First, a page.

Abdal Mufti (self-taught storyteller & illustrator) is a promising digital artist whose work has enchanted us. With a prominent following that is intrigued by his use of light, colors, and shadows, it doesn’t take more than a glance to be drawn into his images.
The pieces often feature faceless characters that don’t even face the viewer or the artist, having a dreamy gaze towards the distance. They are alone or with a lover, always in want to closure, comfort or tragedy.
One feels the desire to know who they are; understand the mystery so we may perhaps know ourselves a bit more.
Here we are speaking to the talented artist.
How are you?
I’ll like to answer that with just a smile.
Tell us a little bit about yourself?
Even though I’m very well aware that not many people care, but nevertheless for the sake of this interview I’ll answer. I’m a painter turned illustrator. Professionally I work with the Govt. of Punjab as Head of Research in School Education Department.
When did you get into art?
To me, Art came all of sudden, at a time when perhaps I needed it the most. I still remember one day I found a paintbrush and one Red paint (my aunt’s leftover art supplies) in our storeroom. I started painting a picture I found in a newspaper that was lying around. It was one of the best feelings of my life. That’s how I started making art. Haven’t stopped ever since.
Was it a natural inclination or was it something you had to work for?
It just came one day. Now it’s a part of who I am. Having said that, I still had to put in quite many hours to learn how to draw and paint.
What inspires you?
Things around me, books I read, music I listen to, and the experiences that I have.
How do you feel after finishing a piece?
For me, the process is more important than the actual art piece. Once the piece is finished I don’t really look at it anymore.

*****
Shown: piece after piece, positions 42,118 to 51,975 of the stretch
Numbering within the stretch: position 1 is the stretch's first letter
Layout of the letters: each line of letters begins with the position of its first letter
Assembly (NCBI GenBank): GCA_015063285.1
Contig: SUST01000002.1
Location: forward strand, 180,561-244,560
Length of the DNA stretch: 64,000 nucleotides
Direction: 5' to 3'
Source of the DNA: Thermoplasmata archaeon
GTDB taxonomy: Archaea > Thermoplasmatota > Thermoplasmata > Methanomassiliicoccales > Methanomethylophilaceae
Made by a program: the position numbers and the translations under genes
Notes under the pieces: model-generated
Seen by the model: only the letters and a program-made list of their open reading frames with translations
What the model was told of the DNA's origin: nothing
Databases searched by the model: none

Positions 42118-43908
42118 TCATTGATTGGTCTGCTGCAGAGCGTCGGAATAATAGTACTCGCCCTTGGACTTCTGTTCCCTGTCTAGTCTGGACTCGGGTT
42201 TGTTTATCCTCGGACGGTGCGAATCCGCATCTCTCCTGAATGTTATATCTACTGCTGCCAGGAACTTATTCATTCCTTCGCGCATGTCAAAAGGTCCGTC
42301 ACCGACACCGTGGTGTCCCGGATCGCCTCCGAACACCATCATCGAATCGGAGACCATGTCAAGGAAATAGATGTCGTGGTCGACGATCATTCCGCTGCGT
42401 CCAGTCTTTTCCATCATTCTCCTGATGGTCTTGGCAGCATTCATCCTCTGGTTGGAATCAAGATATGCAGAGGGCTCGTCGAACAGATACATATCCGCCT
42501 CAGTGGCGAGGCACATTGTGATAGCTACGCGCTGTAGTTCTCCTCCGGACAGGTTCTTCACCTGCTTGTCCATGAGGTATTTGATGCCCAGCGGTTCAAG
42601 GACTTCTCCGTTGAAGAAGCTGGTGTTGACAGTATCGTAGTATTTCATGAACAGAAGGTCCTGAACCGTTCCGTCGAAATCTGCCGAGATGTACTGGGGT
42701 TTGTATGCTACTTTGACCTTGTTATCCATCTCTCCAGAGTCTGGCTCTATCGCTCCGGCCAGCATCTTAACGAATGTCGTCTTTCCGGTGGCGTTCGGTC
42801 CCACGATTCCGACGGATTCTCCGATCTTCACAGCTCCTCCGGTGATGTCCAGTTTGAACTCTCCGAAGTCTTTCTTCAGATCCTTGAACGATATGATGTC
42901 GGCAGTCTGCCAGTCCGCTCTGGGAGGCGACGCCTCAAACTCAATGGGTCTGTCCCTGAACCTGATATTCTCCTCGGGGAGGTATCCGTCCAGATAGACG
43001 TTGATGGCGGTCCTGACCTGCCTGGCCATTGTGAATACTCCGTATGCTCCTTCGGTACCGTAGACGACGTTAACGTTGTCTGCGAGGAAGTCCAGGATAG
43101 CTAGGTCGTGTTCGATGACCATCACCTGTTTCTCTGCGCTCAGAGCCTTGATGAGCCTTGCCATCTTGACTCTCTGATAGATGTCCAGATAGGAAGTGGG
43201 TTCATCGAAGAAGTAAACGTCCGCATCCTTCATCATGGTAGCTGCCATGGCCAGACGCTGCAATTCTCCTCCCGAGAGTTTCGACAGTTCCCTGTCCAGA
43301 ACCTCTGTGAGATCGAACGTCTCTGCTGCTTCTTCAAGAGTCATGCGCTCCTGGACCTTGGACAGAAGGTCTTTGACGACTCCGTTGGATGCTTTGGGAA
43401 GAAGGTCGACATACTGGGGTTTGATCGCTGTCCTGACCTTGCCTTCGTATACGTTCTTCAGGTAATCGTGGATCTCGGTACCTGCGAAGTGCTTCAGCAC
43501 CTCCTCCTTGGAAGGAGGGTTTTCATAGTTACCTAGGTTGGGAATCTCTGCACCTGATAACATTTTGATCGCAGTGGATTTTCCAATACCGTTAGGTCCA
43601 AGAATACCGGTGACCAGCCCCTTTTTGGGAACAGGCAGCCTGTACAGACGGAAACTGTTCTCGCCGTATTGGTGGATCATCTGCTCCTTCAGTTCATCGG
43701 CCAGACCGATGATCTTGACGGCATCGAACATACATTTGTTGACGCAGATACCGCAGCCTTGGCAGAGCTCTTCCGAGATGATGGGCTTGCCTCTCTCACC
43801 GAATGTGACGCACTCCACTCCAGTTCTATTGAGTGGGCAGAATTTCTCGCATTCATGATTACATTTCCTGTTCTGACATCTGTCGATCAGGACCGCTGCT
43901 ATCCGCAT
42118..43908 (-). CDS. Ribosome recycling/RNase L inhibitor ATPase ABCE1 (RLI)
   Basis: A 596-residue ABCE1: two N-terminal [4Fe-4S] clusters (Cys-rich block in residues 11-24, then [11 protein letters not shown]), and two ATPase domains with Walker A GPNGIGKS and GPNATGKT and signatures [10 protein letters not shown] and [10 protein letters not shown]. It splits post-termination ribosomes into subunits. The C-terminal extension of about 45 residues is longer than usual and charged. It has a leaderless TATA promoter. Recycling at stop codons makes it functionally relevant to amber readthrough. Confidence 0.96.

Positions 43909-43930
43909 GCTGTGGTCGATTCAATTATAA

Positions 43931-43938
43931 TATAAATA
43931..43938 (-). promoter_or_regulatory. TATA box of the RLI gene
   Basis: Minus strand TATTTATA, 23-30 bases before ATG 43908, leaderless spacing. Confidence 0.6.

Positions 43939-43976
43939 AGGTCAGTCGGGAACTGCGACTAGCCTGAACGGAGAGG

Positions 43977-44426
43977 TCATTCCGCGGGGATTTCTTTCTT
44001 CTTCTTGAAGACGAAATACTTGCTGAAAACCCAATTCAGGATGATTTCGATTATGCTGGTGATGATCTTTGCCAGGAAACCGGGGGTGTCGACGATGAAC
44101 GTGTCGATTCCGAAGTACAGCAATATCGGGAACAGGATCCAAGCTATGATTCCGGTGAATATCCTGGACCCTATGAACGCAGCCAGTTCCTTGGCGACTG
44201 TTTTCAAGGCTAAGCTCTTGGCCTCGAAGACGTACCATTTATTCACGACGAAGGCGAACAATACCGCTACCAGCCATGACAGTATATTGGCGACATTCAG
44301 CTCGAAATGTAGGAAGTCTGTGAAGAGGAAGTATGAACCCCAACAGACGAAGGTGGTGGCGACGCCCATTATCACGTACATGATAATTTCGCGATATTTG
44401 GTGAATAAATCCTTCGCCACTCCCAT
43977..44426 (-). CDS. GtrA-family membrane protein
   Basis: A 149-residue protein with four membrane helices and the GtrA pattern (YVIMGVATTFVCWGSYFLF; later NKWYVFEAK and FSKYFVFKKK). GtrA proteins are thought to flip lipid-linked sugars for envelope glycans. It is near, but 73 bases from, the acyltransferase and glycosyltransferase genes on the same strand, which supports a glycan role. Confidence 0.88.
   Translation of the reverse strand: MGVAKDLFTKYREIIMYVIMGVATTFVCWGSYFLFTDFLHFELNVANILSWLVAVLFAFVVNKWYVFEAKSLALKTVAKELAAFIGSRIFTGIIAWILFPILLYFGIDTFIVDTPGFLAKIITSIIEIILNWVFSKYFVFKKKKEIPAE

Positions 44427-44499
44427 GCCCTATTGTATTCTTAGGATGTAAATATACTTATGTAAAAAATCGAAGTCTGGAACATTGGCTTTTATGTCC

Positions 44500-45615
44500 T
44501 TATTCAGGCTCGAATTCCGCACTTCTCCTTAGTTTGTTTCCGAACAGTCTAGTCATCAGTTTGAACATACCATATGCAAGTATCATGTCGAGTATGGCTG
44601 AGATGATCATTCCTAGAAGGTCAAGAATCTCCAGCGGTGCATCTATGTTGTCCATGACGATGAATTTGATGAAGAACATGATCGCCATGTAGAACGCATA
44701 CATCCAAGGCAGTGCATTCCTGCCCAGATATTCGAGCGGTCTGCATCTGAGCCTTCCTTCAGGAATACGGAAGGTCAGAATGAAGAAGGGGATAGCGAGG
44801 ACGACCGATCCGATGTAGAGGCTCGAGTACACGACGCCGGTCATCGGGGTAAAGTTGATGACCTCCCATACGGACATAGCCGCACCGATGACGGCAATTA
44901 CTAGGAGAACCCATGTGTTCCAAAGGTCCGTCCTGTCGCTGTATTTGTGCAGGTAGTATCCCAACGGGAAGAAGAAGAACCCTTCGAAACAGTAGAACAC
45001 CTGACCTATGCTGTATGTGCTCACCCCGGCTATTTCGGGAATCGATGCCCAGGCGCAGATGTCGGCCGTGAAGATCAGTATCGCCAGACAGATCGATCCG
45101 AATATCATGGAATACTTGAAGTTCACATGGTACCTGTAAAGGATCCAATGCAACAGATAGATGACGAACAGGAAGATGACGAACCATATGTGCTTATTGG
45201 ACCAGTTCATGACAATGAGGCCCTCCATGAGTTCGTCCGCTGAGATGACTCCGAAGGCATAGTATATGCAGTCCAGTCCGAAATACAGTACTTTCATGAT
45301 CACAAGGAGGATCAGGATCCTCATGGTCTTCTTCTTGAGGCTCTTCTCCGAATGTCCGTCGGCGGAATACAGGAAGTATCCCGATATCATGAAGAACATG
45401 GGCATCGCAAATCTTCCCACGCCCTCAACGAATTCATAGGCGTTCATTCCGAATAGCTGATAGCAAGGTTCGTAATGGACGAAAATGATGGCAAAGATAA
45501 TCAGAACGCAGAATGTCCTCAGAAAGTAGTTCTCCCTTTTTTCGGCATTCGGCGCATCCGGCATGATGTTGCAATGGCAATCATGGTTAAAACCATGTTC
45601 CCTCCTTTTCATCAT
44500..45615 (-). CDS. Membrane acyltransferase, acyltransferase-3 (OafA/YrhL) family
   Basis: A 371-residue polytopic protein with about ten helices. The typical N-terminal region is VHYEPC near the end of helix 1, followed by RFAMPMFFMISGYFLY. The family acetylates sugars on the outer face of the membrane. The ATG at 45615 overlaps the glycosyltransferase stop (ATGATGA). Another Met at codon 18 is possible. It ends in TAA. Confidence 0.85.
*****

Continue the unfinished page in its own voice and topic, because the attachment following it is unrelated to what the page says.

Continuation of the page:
Do you like to explain your work, or the image enough of a statement?
I don’t believe in explaining art pieces, it destroys the experience that the other person can get out of it. I always allow people make their own variations or their own stories around my art.
How much effort or time do you put into a concept?
I paint for three hours every day. This includes taking an emotion and then deep diving into it until an image becomes visible that I then put on the canvas.
What’s the hardest thing about being an artist?
I don’t know, ask an artist.
Why so many faceless faces?
Because faces don’t matter, in the end, all that matters is how people make us feel. That is why I don’t believe In emphasizing on faces too much, I think the society does that a lot anyway.
What’s your favorite color?
What are the people in your drawings looking for?
A reason to keep going on, an excuse to wake up the next day, a feeling that we belong.
Thank you for being with us, what would you like to say to our readers?
There is nothing wrong in being vulnerable, in accepting that it is tough to get by each day. We live in times where there is increasing pressure on us, due to social media, to portray that our lives are perfect even though they are far from it.
So be honest, own your sadness, your troubles the same way you own your happiness. You never know, someone out there might feel a little less lonely knowing that you are going through the same things as they are and still manage to continue.